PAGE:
Think of it like that. Your new place sounds fabulous and you and your horse deserve the best.

My other word of advice, is to seek your own vet and farriers based on what you like and are looking for, get recommendations if need be, by trusted sources! When I was a kid my trainer took care of the vet, farrier, etc. Believe it or not, there are terrible farriers out there. You can usually tell a good farrier because they have a waiting list or are not accepting new clients... BUT, the nice thing about moving to a nice barn (like the one you describe) is they often already use these great farriers and many will squeeze in one more horse if he is at a barn he already goes to.

Good luck, and let us know how it goes.
 

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I know she means well and is just very young...
There is a reason behind the saying "The road to H*ll is paved with good intentions"...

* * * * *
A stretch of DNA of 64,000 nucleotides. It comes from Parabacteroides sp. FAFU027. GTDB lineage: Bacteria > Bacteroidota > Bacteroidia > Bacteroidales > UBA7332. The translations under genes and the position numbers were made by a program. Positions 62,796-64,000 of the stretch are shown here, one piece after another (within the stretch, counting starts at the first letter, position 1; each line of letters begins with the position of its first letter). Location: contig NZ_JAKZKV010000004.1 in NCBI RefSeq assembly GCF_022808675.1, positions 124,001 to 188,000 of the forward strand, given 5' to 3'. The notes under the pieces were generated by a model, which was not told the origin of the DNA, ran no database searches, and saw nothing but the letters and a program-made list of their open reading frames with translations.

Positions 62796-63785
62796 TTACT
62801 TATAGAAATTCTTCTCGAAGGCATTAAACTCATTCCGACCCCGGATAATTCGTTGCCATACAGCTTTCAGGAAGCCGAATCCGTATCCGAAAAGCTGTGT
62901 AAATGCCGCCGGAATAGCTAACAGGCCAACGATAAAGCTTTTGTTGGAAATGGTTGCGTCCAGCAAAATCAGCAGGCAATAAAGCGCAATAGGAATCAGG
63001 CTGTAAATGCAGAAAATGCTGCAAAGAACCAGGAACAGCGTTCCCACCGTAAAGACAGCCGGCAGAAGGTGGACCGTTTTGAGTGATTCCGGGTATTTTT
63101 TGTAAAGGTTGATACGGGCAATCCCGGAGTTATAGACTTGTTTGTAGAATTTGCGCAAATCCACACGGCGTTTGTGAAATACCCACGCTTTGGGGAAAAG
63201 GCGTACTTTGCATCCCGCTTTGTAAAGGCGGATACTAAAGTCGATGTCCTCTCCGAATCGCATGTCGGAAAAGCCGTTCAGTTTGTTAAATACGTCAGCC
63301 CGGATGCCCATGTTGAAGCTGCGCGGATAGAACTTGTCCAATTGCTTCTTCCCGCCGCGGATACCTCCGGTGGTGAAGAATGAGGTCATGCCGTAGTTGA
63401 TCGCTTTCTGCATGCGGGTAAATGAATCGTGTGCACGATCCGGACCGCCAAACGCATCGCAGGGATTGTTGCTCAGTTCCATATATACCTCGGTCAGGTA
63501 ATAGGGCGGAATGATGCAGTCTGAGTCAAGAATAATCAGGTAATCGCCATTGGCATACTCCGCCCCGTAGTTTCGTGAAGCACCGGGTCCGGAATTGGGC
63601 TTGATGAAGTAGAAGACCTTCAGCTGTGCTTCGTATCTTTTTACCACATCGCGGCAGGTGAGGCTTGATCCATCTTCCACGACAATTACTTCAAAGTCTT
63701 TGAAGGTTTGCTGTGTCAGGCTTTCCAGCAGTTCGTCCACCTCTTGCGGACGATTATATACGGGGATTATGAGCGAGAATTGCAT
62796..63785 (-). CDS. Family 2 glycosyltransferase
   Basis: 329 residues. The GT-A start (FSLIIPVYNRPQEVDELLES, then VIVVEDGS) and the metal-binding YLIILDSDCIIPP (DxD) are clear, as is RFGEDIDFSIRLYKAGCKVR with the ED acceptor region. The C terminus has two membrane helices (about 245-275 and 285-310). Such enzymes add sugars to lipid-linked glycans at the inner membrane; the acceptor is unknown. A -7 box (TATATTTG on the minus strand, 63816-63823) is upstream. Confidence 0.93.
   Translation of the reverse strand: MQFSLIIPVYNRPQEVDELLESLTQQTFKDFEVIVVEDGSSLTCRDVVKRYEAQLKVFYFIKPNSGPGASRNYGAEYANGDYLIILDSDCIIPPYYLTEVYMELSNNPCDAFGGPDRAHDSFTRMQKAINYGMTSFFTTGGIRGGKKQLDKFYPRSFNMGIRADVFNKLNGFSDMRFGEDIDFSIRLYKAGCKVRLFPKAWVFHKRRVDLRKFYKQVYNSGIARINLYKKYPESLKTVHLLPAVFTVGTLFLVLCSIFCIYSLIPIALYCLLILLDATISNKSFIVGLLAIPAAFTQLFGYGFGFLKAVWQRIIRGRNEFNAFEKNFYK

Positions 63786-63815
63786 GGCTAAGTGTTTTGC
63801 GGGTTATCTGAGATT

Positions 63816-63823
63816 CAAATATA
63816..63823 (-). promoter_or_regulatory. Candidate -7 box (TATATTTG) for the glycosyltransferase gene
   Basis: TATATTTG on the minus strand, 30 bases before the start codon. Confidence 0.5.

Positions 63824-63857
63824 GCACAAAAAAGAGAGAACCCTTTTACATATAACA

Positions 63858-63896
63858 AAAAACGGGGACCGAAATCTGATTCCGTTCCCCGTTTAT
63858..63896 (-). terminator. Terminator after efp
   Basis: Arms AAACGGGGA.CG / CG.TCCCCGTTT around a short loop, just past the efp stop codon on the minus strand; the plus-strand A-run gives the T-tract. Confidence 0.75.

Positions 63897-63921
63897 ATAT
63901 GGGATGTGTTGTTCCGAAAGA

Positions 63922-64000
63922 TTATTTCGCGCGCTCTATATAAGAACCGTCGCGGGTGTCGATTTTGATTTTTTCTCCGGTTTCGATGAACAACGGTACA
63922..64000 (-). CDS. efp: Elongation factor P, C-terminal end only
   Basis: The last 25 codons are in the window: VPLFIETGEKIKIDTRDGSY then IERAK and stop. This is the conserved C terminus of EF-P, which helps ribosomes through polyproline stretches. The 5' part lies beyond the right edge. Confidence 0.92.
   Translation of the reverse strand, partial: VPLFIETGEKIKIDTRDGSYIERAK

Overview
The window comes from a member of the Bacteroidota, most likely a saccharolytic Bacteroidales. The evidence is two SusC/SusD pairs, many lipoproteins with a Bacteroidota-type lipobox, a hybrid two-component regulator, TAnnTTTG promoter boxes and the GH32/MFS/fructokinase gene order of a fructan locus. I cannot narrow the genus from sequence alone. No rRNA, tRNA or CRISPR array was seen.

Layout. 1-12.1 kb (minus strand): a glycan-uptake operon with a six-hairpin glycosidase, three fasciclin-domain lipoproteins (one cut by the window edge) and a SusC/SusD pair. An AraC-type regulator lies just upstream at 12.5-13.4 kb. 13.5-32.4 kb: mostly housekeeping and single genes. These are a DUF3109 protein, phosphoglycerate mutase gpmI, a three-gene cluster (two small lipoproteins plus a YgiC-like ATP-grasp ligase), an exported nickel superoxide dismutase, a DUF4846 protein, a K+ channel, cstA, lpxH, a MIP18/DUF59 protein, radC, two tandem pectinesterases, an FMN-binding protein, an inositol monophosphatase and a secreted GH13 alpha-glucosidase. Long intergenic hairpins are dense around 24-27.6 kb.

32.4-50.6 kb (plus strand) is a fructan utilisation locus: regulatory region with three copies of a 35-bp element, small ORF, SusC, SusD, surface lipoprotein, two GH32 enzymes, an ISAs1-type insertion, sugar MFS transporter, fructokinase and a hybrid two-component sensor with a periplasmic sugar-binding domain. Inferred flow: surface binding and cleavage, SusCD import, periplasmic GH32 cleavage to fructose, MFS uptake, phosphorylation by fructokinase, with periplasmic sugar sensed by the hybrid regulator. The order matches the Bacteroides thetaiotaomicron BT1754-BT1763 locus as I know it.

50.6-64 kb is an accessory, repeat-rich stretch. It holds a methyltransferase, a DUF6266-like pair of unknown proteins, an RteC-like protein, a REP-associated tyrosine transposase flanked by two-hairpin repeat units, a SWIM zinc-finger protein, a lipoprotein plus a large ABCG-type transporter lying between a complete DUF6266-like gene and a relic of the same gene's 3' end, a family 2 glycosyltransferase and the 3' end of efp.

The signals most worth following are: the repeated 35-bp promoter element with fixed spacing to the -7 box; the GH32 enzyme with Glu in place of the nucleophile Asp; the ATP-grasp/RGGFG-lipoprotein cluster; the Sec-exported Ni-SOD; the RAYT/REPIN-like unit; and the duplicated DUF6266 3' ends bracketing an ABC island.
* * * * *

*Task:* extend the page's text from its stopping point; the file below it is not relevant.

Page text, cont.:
It makes absolutely NO difference if somebody "means well" if they are not doing the right thing. The end. Period.

Something happened that caused all the horses to get sore feet. Even if you are able to give the trainer the benefit of the doubt and assume that it was just a massive coincidence and not the fault of a poor farrier or wet footing - it is STILL wrong to then overwork those horses and try to go for a fast fix by just "slapping some shoes on".

Sounds like you are making the right choice by switching barns...

Best of luck!
 

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How much notice do you need to give before you move?
Are you serious? As has been said-take the horse ASAP, and let her try and take you to court for lack of notice.